What is Taekwondo?
Taekwondo is action philosophy. It is the Korean art of self-defense. Literally translated, Tae means foot, Kwon means hand, and Do means art. It is much more than the physical image martial arts has. Taekwondo is designed as a nonviolent art and a system of complete body exercise, as well as being a way of life. It includes physical techniques, mental discipline, and a deep philosophy. By practicing Taekwondo, one can benefit in the following ways:
- Physically – One can develop good coordination, gain strength, increase flexibility, and improve cardiovascular conditioning. From all of these physical qualities, one can have a strong body.
- Mentally – One can build self-confidence, gain better judgment, and improve self-control. From all these mental qualities, one can have a sound mind.
- Philosophically – While developing a strong body and a sound mind, it is appropriate to learn the valuable philosophical tools and lessons in life offered by Taekwondo philosophy. Among these lessons:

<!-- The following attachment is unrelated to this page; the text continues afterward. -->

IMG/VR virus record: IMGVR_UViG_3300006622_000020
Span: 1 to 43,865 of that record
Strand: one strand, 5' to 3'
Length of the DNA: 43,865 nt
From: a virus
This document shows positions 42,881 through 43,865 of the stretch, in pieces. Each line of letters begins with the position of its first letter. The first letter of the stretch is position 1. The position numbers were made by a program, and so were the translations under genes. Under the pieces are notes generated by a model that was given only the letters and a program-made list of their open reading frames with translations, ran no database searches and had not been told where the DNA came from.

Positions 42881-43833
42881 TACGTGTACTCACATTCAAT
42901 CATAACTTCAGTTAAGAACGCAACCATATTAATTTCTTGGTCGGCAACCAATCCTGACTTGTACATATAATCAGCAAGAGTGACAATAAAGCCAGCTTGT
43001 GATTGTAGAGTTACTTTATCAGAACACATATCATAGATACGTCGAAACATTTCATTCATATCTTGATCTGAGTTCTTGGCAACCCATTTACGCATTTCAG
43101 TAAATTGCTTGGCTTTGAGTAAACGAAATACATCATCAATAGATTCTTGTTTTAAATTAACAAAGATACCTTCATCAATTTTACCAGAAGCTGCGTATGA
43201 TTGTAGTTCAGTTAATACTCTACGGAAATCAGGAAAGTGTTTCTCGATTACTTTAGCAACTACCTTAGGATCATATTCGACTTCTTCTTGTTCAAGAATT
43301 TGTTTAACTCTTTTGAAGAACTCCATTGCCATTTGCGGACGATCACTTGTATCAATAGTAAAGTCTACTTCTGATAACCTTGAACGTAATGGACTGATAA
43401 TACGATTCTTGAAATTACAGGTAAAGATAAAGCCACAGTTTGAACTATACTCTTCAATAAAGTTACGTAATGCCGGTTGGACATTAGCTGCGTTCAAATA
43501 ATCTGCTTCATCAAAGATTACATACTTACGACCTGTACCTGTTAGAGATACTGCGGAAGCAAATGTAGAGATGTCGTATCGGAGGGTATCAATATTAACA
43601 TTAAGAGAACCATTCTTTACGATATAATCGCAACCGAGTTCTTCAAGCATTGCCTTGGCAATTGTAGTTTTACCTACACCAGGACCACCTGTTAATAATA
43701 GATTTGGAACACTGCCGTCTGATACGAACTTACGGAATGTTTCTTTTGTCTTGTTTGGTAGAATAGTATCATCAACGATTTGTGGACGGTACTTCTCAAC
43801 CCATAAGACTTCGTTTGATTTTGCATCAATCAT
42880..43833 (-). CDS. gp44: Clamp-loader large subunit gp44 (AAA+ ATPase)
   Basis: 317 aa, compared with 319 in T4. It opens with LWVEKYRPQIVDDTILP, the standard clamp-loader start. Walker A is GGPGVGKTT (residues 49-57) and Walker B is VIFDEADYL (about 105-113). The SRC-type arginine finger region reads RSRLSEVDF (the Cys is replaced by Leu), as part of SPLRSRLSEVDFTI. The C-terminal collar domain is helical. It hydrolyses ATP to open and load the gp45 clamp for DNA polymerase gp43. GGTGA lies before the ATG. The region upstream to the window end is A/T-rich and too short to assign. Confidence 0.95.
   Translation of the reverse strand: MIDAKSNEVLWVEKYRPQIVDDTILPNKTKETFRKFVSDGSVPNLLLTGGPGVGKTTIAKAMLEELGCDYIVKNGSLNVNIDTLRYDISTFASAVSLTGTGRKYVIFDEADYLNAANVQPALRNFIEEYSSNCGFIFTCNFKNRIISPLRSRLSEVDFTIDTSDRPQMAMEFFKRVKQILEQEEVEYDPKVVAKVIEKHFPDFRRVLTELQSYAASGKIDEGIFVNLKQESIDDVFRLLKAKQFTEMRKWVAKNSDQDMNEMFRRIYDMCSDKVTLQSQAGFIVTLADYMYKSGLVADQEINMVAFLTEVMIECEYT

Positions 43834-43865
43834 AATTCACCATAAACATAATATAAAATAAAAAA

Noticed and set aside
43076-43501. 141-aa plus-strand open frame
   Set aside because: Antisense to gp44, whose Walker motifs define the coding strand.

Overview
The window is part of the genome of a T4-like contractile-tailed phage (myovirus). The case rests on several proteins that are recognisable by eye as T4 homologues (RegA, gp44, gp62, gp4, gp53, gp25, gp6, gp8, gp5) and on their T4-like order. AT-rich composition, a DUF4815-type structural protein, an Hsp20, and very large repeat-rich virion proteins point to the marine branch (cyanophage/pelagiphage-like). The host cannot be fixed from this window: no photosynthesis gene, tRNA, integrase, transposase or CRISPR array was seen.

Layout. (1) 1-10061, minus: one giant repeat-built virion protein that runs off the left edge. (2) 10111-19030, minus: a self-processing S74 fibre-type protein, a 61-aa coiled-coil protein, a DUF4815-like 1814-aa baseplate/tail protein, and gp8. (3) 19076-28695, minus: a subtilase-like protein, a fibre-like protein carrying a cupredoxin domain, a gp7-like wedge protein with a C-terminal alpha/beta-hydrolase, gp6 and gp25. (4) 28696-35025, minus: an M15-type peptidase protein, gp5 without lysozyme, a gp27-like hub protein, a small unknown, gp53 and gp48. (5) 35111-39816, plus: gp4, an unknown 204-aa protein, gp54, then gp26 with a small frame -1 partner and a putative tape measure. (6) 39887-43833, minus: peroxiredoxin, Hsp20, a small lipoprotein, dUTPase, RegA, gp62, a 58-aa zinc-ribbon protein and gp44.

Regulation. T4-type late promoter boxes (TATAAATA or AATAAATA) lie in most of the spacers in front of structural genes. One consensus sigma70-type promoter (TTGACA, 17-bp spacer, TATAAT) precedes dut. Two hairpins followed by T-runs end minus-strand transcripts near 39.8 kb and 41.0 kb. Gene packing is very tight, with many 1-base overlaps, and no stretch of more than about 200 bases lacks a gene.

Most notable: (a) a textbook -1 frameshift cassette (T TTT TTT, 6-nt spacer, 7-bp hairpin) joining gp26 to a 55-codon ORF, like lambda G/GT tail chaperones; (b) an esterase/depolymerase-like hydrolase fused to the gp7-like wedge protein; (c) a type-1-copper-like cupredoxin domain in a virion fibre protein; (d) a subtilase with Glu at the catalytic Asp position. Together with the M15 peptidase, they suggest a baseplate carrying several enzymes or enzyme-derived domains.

- The way to be honest, always standing for justice.
- How to respect and help others.
- The meaning of loyalty and courtesy.
Incorporating these three aspects of Taekwondo training into your life will build the ability to be strong, humble, gentle, and maintain self-respect.
Taekwondo philosophy emphasizes good health, happiness, generosity, and a sense of value of freedom, justice, and peace. All of these inspire both independence and coexistence.
Taekwondo is an art for humanity. It is a guide for the foundation of an outstanding character. It is practiced as a modern world sport. It is useful as a contemporary, universal philosophy. Taekwondo is the most practical, the most beautiful, and the greatest martial art in the world.
Bowing and its Purpose
Bowing is a form of body language in Asian countries. A bow can be used to say “hello,” “good bye,” “thank you,” and “you’re welcome.” Bowing is also a way of showing courtesy and acceptance. When two people bow to each other they are showing mutual respect.
Traditionally, Taekwondo students demonstrate respect by bowing when they enter the dojang, to the flags before entering the training area, to the instructor, to senior belts at the beginning and the end of class, and to a partner before and after each interaction. It is a part of Taekwondo to bow whenever and wherever you see each other.
Over time, you will find that bowing has become a natural form of expressing the special relationship you have with your fellow Martial Artist.